Joseph Palermo: By striking down the Montana campaign finance law that dates back to 1912, the Supreme Court steams ahead on its long-term project of turning our political system over to giant corporations.
Berry Craig: He lies about unions. He lies about legislation that helps workers organize and he lies about the Obama administration’s labor policies.
John Peeler: Obama simply cannot allow himself and his country to be held hostage by a reckless ally in Israel. He needs to do all in his power to dissuade the Israelis from proceeding with this misbegotten adventure.
Randy Shaw: In hindsight, activists should have taken it upon themselves to become the vessels of hope rather than trusting Barack Obama. But at this political moment, it is Obama who is best positioned to restore the hopes of his core supporters.
Brent Budowsky: Hochul’s victory suggests Democrats have a fair chance to reelect President Obama, restore Democratic control of the House and maintain Democratic control of the Senate.
Joseph Palermo: It’s kind of funny when we see Republican presidential candidates like Mitt Romeny, Tim Pawlenty, and Newt Gingrich pandering to the “little guy” denouncing “elites” who are trampling on their rights only to remain mute on the fact that their beloved Republican Supreme Court never, ever rules in favor of the “little guy.”
Ted Vaill: The ultimate Republican strategy for the 2012 election is this: they know that they will lose if the economy continues to improve and unemployment figures drop substantially.
Tina Dupuy: Mr. Bush announced he had to cancel his first trip to Europe since he published his memoir and admitted to authorizing waterboarding. There were calls for large protests and threats of investigations, so Mr. Bush opted (as always) to stay in Texas. So, we ignore him. The GOP doesn’t mention him. And the rest of the world wants to lob a giant shoe at him. To make this all worse, the only person who seems to be toeing the line for Bush is…Barack Obama.
Robert Reich: Obama’s failure to address the decoupling of American corporate profits from American jobs, and explain specifically what he’ll do to get jobs back, not only risks making his grand plans for reviving the nation’s “competitiveness” seem somewhat beside the point but also cedes to Republicans the dominant narrative.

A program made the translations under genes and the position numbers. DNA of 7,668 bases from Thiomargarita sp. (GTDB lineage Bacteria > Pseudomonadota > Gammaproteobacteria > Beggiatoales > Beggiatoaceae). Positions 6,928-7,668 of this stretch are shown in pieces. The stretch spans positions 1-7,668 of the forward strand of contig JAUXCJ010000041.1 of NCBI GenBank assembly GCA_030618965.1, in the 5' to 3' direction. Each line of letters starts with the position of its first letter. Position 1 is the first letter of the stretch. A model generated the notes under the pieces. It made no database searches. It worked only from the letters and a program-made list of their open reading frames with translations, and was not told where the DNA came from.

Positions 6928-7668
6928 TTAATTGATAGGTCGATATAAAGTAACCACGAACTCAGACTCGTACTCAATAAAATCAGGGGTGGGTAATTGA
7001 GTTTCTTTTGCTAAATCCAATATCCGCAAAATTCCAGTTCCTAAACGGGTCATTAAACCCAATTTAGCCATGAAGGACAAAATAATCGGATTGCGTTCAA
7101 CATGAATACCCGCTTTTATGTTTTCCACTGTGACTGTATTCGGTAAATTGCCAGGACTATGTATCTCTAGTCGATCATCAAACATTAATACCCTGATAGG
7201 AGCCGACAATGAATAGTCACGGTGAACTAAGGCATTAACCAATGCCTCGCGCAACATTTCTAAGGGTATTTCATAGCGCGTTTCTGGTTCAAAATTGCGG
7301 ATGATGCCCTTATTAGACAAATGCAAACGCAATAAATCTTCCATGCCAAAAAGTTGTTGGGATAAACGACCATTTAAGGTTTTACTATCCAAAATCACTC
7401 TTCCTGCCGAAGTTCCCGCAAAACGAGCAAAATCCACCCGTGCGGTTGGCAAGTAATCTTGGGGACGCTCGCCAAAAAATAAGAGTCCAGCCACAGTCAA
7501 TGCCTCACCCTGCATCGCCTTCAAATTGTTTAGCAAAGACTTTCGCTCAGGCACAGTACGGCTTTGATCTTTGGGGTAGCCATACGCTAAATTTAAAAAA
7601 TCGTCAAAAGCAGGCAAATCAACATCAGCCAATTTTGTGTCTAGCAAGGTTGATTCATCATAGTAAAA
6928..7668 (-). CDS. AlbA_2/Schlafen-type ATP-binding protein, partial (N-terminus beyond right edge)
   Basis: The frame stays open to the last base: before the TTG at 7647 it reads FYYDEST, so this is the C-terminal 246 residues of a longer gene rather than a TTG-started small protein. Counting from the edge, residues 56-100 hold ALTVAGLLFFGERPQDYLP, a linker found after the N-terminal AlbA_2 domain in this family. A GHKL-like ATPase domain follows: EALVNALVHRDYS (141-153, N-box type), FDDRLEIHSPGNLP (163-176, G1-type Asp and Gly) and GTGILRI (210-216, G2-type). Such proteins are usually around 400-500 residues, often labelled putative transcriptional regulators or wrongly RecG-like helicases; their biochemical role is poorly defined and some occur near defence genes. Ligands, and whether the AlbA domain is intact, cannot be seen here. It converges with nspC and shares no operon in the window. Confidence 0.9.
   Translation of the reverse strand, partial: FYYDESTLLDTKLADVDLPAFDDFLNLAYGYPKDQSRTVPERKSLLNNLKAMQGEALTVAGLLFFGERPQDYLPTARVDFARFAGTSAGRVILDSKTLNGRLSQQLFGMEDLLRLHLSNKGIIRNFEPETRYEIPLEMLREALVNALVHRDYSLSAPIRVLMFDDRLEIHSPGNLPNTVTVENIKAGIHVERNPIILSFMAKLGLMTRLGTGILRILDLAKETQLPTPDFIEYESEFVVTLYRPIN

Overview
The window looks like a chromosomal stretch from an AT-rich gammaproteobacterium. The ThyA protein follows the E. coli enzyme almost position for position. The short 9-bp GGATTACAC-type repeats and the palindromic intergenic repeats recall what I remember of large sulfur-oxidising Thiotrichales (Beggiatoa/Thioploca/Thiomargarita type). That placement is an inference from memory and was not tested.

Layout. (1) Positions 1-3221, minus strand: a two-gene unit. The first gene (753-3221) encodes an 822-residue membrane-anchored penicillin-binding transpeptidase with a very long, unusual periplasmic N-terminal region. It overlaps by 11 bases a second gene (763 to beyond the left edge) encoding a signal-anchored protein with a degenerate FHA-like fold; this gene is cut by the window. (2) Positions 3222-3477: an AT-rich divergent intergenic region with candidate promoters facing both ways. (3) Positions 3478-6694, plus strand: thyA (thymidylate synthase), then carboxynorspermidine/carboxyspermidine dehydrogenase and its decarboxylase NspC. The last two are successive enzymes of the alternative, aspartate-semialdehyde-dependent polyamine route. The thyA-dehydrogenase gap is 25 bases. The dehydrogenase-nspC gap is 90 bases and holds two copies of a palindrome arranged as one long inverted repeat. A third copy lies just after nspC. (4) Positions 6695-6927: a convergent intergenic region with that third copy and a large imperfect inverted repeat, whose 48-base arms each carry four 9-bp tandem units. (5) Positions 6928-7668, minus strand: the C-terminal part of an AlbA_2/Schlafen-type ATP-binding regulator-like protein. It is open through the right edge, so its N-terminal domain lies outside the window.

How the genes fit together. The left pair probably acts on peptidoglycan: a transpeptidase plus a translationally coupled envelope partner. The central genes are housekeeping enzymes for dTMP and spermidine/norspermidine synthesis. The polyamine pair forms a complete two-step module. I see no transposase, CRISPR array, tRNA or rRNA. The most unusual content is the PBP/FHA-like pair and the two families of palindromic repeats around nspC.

Bob Letcher: Regardless of who “wins” and who “loses” next Tuesday’s election, can there be any doubt that the results will end the country’s slow downward slide… and send it plunging headlong toward disaster of the sort and scale that the first Republican President, Abraham Lincoln, must have foreseen when he admonished the citizenry, “A house divided against itself cannot stand.”
Berry Craig: When Reagan said he was a “states’ rights” guy, “he was elbow deep in the same old race-baiting Southern strategy of Goldwater and Nixon” and “tapping out the code,” Bob Herbert wrote in the New York Times in 2007. “It was understood that when politicians started chirping about ‘states’ rights’ to white people in places like Neshoba County they were saying that when it comes down to you and the blacks, we’re with you. And Reagan meant it.”
Randy Shaw: Many progressives are so excited that Obama is not Sarah Palin that they accept any small step as a great leap forward. The irony is that many of these progressives saw a night and day difference between Obama and Clinton in the primaries, yet now accept policies from Obama that are virtually identical — if not more conservative — than those we feared from a President Hilary Clinton.
Ivan Eland: If anything is unpatriotic, it’s the macho rattling of the saber from the conservative chairborne brigades—for which five-deferment Cheney is the chief spokesman—because it paints a bull’s eye on America’s back.